Content sprinting – part one

It’s not only software that benefits from being delivered in sprints. Digital officer Charlotte Brewer discusses the practicalities of “content sprinting”. 

Sprinting – an act or short spell of running at full speed. That’s the traditional definition. Since the times of the Ancient Greeks, the sprint has been seen as the pinnacle of the athletic world. And in the last decade or so, it’s also become popular in the world of work.  

Software teams have been taking up ‘Agile’ practices that quickly deliver lots of small but functional improvements. Sprinting is fundamental to this. Like the sporting version, sprinting involves a lot of effort over a short space of time.   

In the Digital Comms team, we’ve started to adopt this approach in the way we deliver new contentOur newlyformed content team hanow completed five sprints since we started this new way of working in October. 

How our sprints work  

Our content projects come in via our project board. The board agrees on priorities and establishes which project the content team will work on in the next sprint. 

The board decides the length of a sprint. These can be three, eight or 13 days. Then it’s over to the content team, who follow this process:  

  1. Plan the sprint 
  2. Do the work with daily standups 
  3. Conduct sprint review and sprint retrospective 

Plan the sprint

The content team and project sponsor meet to plan the sprint. We produce a backlog of tasks to complete during the sprint. This won’t necessarily be everything we need to do to complete a project but will aim to deliver significant benefits.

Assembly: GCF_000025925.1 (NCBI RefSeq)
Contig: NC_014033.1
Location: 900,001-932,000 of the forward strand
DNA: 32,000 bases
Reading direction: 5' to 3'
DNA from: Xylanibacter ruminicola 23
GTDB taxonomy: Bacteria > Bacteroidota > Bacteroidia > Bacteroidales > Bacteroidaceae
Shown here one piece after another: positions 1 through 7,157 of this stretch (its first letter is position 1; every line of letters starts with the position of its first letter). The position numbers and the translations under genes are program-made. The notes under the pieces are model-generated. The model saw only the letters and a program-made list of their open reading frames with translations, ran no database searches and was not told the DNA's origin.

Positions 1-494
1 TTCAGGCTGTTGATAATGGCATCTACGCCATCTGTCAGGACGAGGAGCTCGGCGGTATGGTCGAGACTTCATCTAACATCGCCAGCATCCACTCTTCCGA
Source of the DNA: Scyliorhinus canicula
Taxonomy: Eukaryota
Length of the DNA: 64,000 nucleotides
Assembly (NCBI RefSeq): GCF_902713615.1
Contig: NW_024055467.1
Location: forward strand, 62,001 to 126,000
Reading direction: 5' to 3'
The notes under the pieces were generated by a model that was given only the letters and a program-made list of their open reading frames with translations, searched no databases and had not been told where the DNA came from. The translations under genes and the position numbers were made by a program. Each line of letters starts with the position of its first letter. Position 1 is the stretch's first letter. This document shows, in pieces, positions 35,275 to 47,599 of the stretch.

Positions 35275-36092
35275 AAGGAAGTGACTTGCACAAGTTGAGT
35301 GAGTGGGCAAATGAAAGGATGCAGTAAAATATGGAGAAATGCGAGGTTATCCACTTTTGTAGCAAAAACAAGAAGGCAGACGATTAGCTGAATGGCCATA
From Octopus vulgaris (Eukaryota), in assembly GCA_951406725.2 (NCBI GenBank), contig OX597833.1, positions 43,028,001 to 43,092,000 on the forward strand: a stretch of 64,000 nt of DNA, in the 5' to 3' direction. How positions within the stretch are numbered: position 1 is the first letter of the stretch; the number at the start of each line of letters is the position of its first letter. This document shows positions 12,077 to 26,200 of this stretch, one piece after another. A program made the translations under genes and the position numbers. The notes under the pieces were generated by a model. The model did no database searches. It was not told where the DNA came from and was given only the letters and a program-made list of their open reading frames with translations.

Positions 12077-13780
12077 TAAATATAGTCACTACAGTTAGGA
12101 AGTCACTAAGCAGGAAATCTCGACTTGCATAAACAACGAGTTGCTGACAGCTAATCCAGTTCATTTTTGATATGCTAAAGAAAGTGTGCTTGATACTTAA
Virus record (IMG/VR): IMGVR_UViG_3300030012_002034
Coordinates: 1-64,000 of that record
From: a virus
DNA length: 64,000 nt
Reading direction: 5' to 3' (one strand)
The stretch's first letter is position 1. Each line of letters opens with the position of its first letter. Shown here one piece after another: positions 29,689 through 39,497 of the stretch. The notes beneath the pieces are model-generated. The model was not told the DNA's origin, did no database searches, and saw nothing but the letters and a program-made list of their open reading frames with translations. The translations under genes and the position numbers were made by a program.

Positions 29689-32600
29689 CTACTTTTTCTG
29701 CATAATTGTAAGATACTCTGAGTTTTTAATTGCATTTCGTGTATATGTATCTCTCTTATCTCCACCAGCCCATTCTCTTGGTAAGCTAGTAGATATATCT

Using sprints means we can produce something great in a really short amount of time. What’s brilliant is it also allows us to gain feedback and iterate. This means we can go back to something in a later sprint and make it even better, without wasting weeks on something that might not even work.   

In a recent sprint, we looked at our students’ top tasks. These came to us as a list of ‘FAQs’ from the Student Information Service. We wanted to then identify content on the website that might answer these questions and do further research in what information students want.  

Together with the sponsor, we broke the scope down into key elements: 

  • Find out what content exists that answers students’ questions 
  • Find out how many people are interacting with this content 
  • Arrange user testing session 

Then we could then start to break these down into tasks.  

Screenshot of the sprint planning using Trello, listing tasks to do
Screenshot of our Trello board which captures our tasks

This planning session went well but these sessions can feel like a long slog. They can last several hours. In the first few sprints we did they also seemed unproductive. Initially, we didn’t invite the project sponsor, and when we did there was a lot of waiting for them to turn up. There was also a lot of talking and not much planning.  

However, the agile nature of sprinting, with retrospectives held at the end of each sprint, has allowed us to adapt and tweak the format of these meetings.  

The last couple have still been long but have been much more productive. We’ve had clear goals and a clear list of tasks that we can start doing straight after the meeting. 

Do the work with daily standups 

Once we have a list of tasks, we can get on with the work. And I’ll talk about how we work once the sprint has started in my next blog post.  

 

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